Sunday, July 28, 2019

The Nation Progresses

The last section of the Canadian History Hall, which picks up the story from 1914 on and carries to the present day, is on the upper level here at the Museum of History. A long ramp winds up around the entrance hall. This space has a topographic map of the country laid out on the floor.

At this point in the day my camera was in need of a recharge, so I didn't take as many shots in this final section. I started with this crucifix, fashioned out of the ruins of a church at Passchendaele, France. That town was the site of a costly 1917 Canadian victory in the First World War.

Following the Second World War, Newfoundland entered Confederation as the tenth province, an endeavour led by the premier at the time, Joey Smallwood, who is deemed the last Father of Confederation. This rug hooking shows the island. 

Debates rose up in the late 1950s and early 1960s on the idea of a new flag or keeping the Red Ensign. Some of the designs are found in this section.

1967 was the centennial year of Canadian Confederation, and the occasion was marked in big ways and in personal ways. Displayed here in the museum is a personal centennial project by Marjorie Gehl, the daughter of a diplomat posted at the time in the United States.

Another centennial event was a voyageur canoe journey by ten teams across over five thousand kilometres from Rocky Mountain House in Alberta to Montreal that summer. This photograph shows the participants in training.

Expo 67 was held in Montreal, showcasing the country to the world. Among the structures erected for the event was the Indians Of Canada Pavilion. This is the original model for it.

I leave off for today with this stained glass window, one of a matching pair dating to 2012. Giniigaaniimenaaning (Looking Ahead) is the title of this, commissioned to recognize the survivors of the residential schools and their families- a dark mark on Canadian history in terms of our treatment of our First Nations peoples. Its twin was installed in Centre Block, though I imagine with the work presently underway has been removed for storage for the time being.


  1. The design of the Canadian flag is lovely - and self explanatory which is nice. I have provided an explanation of the imagery on the Australian Aboriginal flag in the comments of my post.

  2. Joey is infamous in Newfoundland and Labrador.

  3. There was so much controversy over the adoption of the flag and groups that opposed it bitterly now embrace it as their own.

  4. ...I believe that Canada's choice of its new flag was wonderful. What a beautiful symbol for your beautiful country.

  5. gorgeous stain glass. i didn't know about the flag options, that is cool 2 see. ( ;

  6. I love that map on the floor. I'd enjoy looking at and walking across the whole country.

  7. @Joan: thank you.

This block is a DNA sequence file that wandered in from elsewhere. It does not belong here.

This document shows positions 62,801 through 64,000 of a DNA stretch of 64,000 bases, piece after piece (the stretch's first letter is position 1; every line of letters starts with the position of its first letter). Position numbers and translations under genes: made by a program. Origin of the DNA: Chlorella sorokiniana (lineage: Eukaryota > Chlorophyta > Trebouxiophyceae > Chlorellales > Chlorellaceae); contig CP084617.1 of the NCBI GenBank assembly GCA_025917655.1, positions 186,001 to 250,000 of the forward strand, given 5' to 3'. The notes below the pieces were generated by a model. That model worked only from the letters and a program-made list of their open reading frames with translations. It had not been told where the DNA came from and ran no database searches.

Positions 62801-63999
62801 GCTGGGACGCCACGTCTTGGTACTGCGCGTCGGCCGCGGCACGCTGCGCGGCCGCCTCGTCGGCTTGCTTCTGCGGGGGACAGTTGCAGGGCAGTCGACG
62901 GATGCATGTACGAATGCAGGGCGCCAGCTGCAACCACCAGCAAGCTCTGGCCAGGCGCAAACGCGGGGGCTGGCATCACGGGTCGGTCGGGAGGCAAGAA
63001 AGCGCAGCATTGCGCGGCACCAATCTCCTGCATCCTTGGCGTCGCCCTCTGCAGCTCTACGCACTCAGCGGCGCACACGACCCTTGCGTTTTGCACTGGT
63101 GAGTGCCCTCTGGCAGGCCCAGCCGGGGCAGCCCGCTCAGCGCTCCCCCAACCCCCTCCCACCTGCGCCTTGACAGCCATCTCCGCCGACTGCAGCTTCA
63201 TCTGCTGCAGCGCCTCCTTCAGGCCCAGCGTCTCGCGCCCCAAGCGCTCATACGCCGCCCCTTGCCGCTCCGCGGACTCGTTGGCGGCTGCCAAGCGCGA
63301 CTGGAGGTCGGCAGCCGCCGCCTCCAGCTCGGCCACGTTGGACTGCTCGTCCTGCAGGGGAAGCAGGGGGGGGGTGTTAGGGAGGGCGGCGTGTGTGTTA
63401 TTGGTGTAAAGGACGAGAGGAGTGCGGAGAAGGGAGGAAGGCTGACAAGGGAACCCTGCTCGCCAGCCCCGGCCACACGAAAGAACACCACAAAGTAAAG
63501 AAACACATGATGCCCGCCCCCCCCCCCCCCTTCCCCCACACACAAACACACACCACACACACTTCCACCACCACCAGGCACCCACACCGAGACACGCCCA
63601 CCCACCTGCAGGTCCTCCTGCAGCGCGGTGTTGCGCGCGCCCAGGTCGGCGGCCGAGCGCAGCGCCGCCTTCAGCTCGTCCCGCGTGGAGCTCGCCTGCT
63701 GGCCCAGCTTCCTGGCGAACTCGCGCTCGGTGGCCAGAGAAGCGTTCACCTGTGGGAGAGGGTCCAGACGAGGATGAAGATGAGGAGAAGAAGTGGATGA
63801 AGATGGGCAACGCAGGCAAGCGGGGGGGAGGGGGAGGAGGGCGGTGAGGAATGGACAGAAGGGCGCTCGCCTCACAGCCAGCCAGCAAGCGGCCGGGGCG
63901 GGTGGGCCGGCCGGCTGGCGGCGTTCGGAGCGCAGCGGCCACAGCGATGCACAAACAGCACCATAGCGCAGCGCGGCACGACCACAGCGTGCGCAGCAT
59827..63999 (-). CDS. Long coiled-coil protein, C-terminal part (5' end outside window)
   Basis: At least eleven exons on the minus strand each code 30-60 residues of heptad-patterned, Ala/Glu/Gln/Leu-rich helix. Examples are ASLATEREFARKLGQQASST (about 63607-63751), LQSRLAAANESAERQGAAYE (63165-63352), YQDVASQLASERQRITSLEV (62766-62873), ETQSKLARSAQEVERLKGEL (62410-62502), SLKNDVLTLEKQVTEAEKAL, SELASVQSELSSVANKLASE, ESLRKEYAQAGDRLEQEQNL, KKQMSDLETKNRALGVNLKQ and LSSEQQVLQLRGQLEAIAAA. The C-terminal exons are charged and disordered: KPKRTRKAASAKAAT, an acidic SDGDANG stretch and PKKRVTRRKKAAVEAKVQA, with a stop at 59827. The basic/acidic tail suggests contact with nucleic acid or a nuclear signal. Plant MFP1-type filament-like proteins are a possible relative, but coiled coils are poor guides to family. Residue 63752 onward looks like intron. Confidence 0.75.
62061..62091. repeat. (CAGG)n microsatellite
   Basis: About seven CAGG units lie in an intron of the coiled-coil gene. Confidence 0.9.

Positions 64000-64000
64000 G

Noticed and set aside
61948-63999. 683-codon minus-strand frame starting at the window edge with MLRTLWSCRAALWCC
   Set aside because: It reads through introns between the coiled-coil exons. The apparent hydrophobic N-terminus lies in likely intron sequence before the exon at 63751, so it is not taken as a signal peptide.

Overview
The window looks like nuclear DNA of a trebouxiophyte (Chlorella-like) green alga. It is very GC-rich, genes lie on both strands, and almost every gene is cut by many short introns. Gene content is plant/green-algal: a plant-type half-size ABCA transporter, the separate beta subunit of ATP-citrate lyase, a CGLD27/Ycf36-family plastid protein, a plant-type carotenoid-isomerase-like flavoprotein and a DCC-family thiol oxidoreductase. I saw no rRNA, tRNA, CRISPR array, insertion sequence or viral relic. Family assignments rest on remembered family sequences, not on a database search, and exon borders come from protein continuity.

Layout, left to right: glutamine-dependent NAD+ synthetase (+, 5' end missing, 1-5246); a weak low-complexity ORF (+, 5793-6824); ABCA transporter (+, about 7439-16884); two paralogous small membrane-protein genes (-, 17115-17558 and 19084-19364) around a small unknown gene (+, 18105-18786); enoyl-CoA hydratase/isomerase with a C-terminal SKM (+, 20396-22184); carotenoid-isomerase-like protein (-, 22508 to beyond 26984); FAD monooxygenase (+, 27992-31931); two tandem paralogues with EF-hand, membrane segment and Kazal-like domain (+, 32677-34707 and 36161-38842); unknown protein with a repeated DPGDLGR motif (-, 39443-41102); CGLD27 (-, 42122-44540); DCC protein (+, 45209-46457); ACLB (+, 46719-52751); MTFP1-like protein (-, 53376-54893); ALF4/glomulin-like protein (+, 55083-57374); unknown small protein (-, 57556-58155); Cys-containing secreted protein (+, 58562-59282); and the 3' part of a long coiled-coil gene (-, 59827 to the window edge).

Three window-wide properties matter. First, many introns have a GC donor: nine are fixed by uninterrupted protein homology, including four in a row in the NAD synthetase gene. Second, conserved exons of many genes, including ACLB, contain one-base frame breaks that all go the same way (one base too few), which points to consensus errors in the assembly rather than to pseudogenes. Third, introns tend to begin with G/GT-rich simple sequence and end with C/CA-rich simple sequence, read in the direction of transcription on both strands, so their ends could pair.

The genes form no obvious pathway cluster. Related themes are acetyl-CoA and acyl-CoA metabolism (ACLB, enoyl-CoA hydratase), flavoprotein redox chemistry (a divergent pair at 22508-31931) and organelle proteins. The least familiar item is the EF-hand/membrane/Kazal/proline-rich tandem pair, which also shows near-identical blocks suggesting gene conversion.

@Marie: for good reason.

    @David: that's true.

    @Tom: that it is.

    @Francisco: thanks!

    @Beth: it is.

    @Sharon: I have.

  8. What a wonderful and beautiful exhibit. I love the dress and stained glass window. Enjoy your day, wishing you a happy new week ahead!

  9. I went to Expo was a lot of fun!

  10. I remember the canoe race. There was lots of hype about it. I went to see them when they went through Saskatoon.

  11. Expo 67 will always be the big thing for me! We went as a whole class from school and had a ball for a week!

  12. Intriguing history post and photos ~ ^_^

    Happy Day to you,
    A ShutterBug Explores,
    aka (A Creative Harbor)

  13. What a fantastic exhibition. I went to Expo 67 when I was just starting high school, had lots of fun and fond memories. I wasn't aware of the flag choices you had back then. The stained glass window is beautiful. Great photos, William.

  14. I have always liked the Canadian flag, so it was interesting to see how this design came about. And every North American country has a very despicable history of treatment of the indigenous peoples. Thanks for sharing.

  15. Love floor maps. Interesting to see the development of your flag.

  16. Such interesting history---not learned in school I suppose, so thank you.

  17. Beautiful photos.

  18. I like the map on the floor. Didn't know about the flag options and that was nice to learn.

  19. I'd love to see the floor map from above. And if I knew there was a previous Canadian flag, I've long since forgotten. I really like the maple leaf flag.

  20. @Eileen: thank you!

    @Barbara: my parents went as well.

    @Red: that was quite a journey to undertake.

    @Catarina: definitely!

    @RedPat: it must have been quite an experience.

    @Carol: thank you.

    @Bill: thanks!

    @DJan: you're welcome.

    @Fun60: thank you.

    @MB: it depends on the school.

    @R: thank you.

    @Michelle: I like that map too.

    @Kay: thank you!

  21. This hall looks beautifully designed and I love the diversity of the collections.